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Pearls from artists* # 363

Thar Desert, Rajasthan, India

Thar Desert, Rajasthan, India

* an ongoing series of quotations – mostly from artists, to artists – that offers wisdom, inspiration, and advice for the sometimes lonely road we are on.

Beauty seems to need quiet and take patience, both to create it and to experience it.

If our minds are filled with a long and urgent “to do” list, we are not likely to slow down enough to appreciate anything but the next line we can draw through our never-ending list.  Yet every now and again something stops us. It arrests our constant external activity and search.  We can be stopped by the way the light filters through the trees in our backyard or hits a bowl of fruit on our kitchen table.  And we are silenced, even if momentarily.  We can be stopped by cave paintings as easily as by a thirteenth-century tapestry or a fifteenth-century Italian painting.  We may be impressed by the craft of the artist, but almost always what moves us most deeply is the beauty that is expressed by the craft.

In the face of beauty, we are silenced because beauty expresses silence.  In lavishing attention on the object of the artwork, the consciousness of the artist can touch something divine, some transcendental quality, and that transcendent element now resides in the artwork.  How do we know it?  We feel it. We experience it.  Our heart responds to that sublime quality the artist infused into the work.

Ian Roberts in Creative Authenticity:  16 Principles to Clarify and Deepen Your Artistic Vision

Comments are welcome!

Pearls from artists* # 210

Lima bootery (with self-portrait)

Lima, Peru (with self-portrait)

* an ongoing series of quotations – mostly from artists, to artists – that offers wisdom, inspiration, and advice for the sometimes lonely road we are on.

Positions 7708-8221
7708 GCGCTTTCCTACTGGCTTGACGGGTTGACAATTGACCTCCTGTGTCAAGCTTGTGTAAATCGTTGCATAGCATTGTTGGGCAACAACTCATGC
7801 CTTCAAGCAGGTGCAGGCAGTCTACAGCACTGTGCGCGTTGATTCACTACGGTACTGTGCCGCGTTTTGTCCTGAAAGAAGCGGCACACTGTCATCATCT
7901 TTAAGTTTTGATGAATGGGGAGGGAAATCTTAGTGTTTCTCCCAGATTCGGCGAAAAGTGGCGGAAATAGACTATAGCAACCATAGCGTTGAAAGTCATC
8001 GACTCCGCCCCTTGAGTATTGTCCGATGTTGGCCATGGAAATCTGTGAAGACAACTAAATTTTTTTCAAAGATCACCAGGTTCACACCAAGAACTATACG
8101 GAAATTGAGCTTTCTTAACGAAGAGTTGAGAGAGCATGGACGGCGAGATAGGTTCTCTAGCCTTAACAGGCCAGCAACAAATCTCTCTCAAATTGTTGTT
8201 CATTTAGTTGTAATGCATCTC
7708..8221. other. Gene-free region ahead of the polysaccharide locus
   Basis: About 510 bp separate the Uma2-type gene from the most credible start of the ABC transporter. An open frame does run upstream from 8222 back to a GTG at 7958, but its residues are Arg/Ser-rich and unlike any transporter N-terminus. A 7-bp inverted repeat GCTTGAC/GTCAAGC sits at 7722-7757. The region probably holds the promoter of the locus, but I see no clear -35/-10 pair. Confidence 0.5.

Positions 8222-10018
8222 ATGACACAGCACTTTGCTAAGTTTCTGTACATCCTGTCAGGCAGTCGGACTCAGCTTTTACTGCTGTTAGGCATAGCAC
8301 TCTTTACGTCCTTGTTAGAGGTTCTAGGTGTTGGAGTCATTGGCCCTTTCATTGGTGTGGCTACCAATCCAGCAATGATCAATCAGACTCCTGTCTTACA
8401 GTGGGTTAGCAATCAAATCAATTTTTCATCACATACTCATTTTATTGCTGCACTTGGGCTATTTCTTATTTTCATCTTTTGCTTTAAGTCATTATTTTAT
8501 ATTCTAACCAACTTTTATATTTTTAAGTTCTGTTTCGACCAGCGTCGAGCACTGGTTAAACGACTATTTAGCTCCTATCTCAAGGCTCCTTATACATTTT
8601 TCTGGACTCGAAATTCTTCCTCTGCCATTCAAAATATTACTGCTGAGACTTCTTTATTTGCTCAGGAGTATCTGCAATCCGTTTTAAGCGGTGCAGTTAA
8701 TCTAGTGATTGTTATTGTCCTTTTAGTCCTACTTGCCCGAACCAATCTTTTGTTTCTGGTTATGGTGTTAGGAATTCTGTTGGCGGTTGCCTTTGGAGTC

Much that is said about beauty and its importance in our lives ignores the minimal beauty of an unpretentious street, a nice pair of shoes or a tasteful piece of wrapping paper, as though these things belonged to a different order of value from a church by Bramante or a Shakespeare sonnet.  Yet these minimal beauties are far more important to our daily lives, and far more intricately involved in our own rational decisions, than the great works which (if we are lucky) occupy our leisure hours.  They are part of the context in which we live our lives, and our desire for harmony, fittingness and civility expressed and confirmed in them.  Moreover, the great works of architecture often depend for their beauty on the humble context that these lesser beauties provide.  Longhena’s church on the Grand Canal would lose its confident and invocatory presence, were the modest buildings which nestle in its shadow to be replaced with cast-concrete office blocks, of the kind that ruin the aspect of St.  Paul’s.

Beauty:  A Very Short Introduction, by Roger Scruton

Comments are welcome!

 

Q: Why do you prefer not to explain your titles and imagery?

"Truth Betrayed by Innocence," soft pastel on sandpaper, 58" x 38"

“Truth Betrayed by Innocence,” soft pastel on sandpaper, 58″ x 38″

A:  It’s mainly because answers close down imagination and creativity.  I enjoy hearing alternative interpretations of my pastel paintings.  People are wildly imaginative and each person brings unique insights to their art viewing.  By leaving meanings open, conversation is generated.  Most artists want viewers to talk about their work.

Once at a public artist’s talk that I attended, I was told by an artist that my interpretation of her title was completely wrong.  First of all, how can an interpretation honestly expressed by your audience be “wrong?”  Art is as open to interpretation as a Rorschach test (art IS a kind of Rorshach test).  Then she explained the thinking behind her title and succeeded in cutting off all further conversation.  I felt belittled.  Later several people told me that my interpretation was much more compelling.  Still, the experience was mortifying and I hope to never do that to anyone.

Comments are welcome!  

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